This important new book places Carl Schmitt’s critique of liberal political theory in a broader historical context than is usually done. His belief in the centrality of the European state since the seventeenth century derives from various sources, including medieval (Scholastic) theology and nineteenth century (post-Hegelian) social and political theory. Schmitt’s famed ‘political theology’ aims at justifying the necessity of a strong secular state as the safeguard of a political community against the encroachment of legally protected interest groups that shield themselves behind pre-political rights. William Rasch neither condemns nor champions Schmitt’s various attacks on liberalism, but does insist that the tension between ‘society’ as the realm of individual rights to pursue private pleasures and the ‘state’ as the placeholder for something traditionally called the common good is a conundrum that is as important now as it was during the Weimar era in Germany. Reappraisal of some of the pillars of liberal dogma are as much in order as are fears of their demise.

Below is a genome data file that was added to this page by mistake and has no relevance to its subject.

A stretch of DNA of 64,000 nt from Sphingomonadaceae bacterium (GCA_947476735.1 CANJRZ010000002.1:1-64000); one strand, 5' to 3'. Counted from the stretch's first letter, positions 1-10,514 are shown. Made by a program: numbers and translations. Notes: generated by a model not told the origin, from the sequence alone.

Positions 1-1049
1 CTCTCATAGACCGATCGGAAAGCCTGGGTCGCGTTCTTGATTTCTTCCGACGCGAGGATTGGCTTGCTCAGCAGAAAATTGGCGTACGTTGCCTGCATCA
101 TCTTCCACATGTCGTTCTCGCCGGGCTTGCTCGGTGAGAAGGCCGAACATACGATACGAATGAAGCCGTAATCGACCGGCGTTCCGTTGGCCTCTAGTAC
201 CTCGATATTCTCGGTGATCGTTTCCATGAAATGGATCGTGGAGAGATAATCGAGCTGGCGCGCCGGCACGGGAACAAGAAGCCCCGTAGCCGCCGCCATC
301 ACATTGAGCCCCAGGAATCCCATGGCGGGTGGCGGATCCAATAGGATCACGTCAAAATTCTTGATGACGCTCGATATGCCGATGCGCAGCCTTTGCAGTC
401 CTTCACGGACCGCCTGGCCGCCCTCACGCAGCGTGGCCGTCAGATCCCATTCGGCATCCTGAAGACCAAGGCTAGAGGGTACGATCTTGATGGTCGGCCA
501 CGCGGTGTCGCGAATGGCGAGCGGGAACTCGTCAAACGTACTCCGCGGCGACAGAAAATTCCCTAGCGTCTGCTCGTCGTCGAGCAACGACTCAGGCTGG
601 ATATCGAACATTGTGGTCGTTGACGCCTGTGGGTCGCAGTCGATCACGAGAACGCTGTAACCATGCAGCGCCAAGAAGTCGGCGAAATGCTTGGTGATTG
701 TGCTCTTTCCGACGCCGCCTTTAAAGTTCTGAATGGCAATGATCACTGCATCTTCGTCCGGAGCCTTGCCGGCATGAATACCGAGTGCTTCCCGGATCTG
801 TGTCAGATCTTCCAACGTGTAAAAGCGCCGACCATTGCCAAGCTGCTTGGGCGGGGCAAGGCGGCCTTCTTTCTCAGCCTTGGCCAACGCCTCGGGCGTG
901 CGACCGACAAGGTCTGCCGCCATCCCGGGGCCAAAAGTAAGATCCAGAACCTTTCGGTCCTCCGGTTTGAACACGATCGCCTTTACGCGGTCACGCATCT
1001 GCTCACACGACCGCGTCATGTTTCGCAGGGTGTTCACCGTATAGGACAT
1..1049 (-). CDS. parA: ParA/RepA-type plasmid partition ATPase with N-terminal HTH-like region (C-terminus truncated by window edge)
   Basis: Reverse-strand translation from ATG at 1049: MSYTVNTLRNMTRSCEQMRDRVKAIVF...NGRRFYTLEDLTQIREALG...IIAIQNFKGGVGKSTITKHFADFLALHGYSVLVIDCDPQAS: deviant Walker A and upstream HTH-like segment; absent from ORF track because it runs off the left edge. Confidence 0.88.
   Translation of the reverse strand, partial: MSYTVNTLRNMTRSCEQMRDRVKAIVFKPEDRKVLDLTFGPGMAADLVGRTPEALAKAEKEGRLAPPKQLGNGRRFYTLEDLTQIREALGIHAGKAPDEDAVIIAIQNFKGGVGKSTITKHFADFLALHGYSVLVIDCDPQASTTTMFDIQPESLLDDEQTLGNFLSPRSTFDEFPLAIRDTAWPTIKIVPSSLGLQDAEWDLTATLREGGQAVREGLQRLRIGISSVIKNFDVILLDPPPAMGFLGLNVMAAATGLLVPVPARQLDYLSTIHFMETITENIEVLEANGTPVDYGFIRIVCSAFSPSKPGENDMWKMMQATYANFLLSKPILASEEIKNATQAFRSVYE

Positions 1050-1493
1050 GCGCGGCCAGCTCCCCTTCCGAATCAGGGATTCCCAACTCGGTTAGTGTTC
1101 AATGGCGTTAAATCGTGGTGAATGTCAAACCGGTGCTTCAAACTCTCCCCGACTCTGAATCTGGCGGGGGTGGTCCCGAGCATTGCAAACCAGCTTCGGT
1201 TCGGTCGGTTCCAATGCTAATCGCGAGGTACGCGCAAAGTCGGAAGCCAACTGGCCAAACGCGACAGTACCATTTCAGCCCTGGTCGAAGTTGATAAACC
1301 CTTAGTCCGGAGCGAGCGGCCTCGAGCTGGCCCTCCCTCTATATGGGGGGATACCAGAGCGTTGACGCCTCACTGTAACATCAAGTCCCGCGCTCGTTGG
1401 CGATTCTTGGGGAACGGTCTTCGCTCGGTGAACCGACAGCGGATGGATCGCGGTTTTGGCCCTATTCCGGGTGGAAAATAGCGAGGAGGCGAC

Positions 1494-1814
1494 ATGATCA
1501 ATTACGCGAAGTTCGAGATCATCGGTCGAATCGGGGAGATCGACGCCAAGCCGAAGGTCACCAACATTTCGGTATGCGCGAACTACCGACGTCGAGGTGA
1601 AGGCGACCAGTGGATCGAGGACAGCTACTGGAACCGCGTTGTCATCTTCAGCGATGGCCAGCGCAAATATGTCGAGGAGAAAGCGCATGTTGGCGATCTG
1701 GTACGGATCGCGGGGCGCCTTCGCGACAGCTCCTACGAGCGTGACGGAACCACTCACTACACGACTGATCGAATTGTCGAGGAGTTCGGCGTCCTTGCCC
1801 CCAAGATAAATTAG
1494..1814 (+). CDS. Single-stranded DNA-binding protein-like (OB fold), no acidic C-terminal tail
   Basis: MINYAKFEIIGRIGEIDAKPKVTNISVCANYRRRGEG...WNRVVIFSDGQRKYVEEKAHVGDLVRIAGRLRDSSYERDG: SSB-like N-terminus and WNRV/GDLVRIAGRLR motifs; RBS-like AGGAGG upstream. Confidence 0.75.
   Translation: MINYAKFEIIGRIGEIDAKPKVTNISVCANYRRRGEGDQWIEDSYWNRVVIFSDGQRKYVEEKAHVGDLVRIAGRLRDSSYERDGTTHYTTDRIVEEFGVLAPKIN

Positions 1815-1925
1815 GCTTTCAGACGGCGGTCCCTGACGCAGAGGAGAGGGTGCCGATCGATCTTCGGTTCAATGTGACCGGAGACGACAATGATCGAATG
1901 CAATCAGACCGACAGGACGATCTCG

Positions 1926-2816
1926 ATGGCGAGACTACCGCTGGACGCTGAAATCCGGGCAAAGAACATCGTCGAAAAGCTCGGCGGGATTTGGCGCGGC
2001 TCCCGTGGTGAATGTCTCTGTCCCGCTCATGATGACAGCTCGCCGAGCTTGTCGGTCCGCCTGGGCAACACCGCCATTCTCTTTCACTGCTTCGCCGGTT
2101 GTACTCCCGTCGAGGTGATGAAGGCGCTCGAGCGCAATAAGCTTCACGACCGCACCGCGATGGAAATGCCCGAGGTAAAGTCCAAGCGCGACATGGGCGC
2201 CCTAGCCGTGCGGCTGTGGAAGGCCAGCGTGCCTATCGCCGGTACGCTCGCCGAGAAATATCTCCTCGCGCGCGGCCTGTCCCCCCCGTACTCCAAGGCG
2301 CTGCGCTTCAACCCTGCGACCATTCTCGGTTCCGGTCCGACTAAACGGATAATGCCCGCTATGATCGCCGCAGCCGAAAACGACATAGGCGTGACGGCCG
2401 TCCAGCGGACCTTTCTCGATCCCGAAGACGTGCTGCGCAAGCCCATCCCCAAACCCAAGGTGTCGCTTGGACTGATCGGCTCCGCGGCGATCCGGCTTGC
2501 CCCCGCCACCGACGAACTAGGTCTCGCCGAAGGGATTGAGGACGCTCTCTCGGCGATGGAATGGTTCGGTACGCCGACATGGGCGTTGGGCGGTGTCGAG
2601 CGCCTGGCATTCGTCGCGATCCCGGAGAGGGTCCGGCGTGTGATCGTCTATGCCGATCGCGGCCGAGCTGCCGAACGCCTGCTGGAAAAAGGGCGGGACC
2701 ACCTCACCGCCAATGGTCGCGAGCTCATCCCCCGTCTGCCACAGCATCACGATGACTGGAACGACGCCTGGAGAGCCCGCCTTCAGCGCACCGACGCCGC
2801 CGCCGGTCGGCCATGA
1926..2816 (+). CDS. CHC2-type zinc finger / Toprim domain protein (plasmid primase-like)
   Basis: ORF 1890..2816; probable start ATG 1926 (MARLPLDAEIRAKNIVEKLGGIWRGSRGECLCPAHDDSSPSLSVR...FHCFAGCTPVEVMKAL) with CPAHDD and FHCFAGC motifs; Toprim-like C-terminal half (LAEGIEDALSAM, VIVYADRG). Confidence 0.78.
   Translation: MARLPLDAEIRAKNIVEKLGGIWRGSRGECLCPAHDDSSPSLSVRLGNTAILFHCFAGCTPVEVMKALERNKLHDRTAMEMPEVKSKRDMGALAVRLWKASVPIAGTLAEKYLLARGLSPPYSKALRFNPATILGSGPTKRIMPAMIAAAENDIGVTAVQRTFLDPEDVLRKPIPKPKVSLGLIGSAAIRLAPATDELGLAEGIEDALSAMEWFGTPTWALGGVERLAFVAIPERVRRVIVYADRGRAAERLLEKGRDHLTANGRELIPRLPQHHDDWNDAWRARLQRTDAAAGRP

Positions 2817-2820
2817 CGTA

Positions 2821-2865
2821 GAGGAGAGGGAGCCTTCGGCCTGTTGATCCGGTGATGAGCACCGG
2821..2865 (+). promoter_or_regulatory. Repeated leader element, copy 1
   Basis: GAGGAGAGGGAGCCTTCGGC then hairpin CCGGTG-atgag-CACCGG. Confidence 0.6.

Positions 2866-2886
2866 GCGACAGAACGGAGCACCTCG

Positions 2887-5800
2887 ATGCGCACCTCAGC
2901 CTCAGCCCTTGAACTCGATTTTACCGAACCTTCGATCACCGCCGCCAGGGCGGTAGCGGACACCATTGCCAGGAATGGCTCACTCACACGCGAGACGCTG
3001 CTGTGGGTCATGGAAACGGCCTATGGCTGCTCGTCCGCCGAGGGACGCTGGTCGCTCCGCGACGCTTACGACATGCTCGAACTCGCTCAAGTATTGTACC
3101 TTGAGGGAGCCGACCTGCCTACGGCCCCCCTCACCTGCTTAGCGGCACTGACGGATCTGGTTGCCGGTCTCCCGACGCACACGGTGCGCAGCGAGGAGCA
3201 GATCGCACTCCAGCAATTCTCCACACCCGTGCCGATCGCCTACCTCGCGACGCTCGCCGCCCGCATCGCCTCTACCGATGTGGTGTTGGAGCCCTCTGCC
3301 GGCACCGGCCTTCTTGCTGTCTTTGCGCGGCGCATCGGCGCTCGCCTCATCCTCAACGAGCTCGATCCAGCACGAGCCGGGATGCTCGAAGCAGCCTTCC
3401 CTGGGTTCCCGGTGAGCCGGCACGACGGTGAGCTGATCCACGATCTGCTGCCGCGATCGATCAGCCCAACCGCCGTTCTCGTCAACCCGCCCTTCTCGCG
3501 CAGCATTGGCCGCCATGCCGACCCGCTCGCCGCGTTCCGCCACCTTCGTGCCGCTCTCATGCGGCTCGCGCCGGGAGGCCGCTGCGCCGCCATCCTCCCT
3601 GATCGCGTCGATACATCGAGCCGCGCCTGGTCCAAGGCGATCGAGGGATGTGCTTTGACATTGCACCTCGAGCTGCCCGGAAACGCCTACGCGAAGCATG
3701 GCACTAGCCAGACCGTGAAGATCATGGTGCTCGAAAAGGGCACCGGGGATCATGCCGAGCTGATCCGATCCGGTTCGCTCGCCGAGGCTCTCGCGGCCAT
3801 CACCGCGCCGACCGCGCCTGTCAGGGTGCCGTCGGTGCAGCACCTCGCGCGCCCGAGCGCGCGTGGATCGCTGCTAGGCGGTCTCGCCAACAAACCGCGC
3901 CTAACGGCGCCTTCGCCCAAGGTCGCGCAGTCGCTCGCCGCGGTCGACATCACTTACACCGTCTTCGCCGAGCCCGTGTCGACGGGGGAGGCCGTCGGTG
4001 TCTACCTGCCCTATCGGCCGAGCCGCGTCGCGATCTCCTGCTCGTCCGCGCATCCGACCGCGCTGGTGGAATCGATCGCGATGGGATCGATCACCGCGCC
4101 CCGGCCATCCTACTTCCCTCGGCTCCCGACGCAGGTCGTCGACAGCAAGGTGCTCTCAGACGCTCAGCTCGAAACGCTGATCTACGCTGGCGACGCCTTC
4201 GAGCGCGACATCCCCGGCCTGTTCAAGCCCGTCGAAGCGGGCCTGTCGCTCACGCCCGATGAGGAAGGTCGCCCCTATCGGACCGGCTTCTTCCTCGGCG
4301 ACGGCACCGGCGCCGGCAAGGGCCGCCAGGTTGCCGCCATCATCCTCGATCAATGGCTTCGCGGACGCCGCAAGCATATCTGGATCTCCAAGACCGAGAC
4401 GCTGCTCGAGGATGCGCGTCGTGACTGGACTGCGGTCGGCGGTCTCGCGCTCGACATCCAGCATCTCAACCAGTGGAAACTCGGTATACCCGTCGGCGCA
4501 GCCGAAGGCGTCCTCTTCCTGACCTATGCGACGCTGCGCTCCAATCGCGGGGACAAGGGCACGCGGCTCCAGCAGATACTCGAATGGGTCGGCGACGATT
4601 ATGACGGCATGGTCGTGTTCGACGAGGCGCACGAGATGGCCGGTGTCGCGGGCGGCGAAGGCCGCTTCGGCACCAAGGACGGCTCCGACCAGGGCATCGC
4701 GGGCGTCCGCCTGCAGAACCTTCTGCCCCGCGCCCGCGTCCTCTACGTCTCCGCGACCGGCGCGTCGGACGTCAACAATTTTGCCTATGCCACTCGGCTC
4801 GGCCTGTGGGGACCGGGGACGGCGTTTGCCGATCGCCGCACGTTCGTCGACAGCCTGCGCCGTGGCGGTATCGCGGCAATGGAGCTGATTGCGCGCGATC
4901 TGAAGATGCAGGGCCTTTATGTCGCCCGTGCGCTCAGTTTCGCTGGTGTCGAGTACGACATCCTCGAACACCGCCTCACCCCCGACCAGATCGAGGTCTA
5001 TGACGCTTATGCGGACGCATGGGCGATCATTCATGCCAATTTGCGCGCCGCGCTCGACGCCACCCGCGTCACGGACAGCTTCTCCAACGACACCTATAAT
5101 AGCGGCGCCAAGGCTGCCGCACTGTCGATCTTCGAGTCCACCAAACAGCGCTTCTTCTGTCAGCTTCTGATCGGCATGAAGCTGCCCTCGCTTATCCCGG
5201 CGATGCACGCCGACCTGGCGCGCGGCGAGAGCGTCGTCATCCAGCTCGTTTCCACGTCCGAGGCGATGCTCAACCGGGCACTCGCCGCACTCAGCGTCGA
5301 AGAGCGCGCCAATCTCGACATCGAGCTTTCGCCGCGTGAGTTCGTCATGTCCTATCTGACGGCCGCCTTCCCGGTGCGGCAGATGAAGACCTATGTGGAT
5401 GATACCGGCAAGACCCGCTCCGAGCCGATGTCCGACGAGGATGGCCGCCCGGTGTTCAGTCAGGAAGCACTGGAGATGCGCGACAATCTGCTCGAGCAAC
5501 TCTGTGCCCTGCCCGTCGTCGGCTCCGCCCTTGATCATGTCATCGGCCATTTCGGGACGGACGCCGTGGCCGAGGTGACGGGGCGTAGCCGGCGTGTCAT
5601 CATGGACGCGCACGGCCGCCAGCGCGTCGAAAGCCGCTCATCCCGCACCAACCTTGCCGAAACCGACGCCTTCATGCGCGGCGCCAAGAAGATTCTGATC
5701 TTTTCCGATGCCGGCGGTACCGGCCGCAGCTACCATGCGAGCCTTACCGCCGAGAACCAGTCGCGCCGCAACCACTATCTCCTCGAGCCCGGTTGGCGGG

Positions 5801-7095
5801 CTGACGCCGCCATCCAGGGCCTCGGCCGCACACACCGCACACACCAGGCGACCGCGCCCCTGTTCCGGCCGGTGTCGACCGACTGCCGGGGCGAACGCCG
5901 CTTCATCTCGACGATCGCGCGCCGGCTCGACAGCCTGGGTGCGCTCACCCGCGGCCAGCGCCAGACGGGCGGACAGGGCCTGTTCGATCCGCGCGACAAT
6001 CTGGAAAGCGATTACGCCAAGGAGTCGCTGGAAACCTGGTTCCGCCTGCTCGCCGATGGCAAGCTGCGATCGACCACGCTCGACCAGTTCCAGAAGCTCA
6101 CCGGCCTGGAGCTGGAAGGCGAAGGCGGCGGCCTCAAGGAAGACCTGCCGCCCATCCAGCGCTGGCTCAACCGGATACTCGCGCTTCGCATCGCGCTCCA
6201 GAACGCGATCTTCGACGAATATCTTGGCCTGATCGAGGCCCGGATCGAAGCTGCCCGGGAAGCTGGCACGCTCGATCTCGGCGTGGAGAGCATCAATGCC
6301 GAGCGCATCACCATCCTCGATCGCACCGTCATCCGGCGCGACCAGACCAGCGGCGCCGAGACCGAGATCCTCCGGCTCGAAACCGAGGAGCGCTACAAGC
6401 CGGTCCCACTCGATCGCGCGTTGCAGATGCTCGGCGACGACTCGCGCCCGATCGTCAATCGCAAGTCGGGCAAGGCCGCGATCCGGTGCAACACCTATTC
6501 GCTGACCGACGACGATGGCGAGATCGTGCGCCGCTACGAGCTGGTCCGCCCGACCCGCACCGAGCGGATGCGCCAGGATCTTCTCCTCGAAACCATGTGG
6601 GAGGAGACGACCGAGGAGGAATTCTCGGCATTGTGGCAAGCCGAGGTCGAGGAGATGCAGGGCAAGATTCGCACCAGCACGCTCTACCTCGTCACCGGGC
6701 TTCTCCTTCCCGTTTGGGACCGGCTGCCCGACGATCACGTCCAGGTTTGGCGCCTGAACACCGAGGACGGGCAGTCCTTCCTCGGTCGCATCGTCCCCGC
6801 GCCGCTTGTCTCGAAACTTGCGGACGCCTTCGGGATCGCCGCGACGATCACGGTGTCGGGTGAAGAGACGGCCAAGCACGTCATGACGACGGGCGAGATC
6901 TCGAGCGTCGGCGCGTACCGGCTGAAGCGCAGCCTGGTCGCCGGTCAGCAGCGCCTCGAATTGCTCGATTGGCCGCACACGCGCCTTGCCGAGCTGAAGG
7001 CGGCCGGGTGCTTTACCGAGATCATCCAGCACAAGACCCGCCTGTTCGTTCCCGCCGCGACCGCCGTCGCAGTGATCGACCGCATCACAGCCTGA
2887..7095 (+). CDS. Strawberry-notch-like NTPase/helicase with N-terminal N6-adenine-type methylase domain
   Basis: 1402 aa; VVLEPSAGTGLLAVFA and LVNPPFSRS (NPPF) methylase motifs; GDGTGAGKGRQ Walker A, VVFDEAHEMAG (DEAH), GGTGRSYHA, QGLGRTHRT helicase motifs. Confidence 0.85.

Introduction / Part I: Political Theology / Introduction to Part One / 1. Concrete Reason / 2. Modernity and Its Discontents / 3. Sovereignty / Part II: State versus Society / Introduction to Part Two / 4. Theorizing State and Society / 5. Liberalism / 6. Democracy / 7. Ethical State, Total State / Conclusion / Works Cited / Index
William Rasch is Professor of Germanic Studies at Indiana University. He has published extensively on the German intellectual tradition – philosophy, social theory, political theory – concentrating on the work of Niklas Luhmann, Carl Schmitt, and aspects of German Idealism. He is the author of Sovereignty and its Discontents: On the Primacy of Conflict and the Structure of the Political (2004) and Niklas Luhmann’s Modernity: The Paradoxes of Differentiation (2000), as well as editor of several volumes.
If the “respectful agonistic” politics celebrated by William Connolly, Chantal Mouffe and others seems increasingly a fading dream, where is one to look? William Rasch has written a bold and challenging book, engaging Carl Schmitt on the level of the foundation of his thought rather than the edifice erected upon it. For Rasch, Schmitt makes four important critical stances. First is a reliance on concrete reason, unassisted by any transcendental support. Secondly, the basic quality of human beings is neither good nor evil but is a problem – hence it is political. Rights, therefore, are not pre-political: the question is as to their author. And lastly, discussion cannot be the road to consensus. This book makes a very strong case for the importance of Carl Schmitt in our times.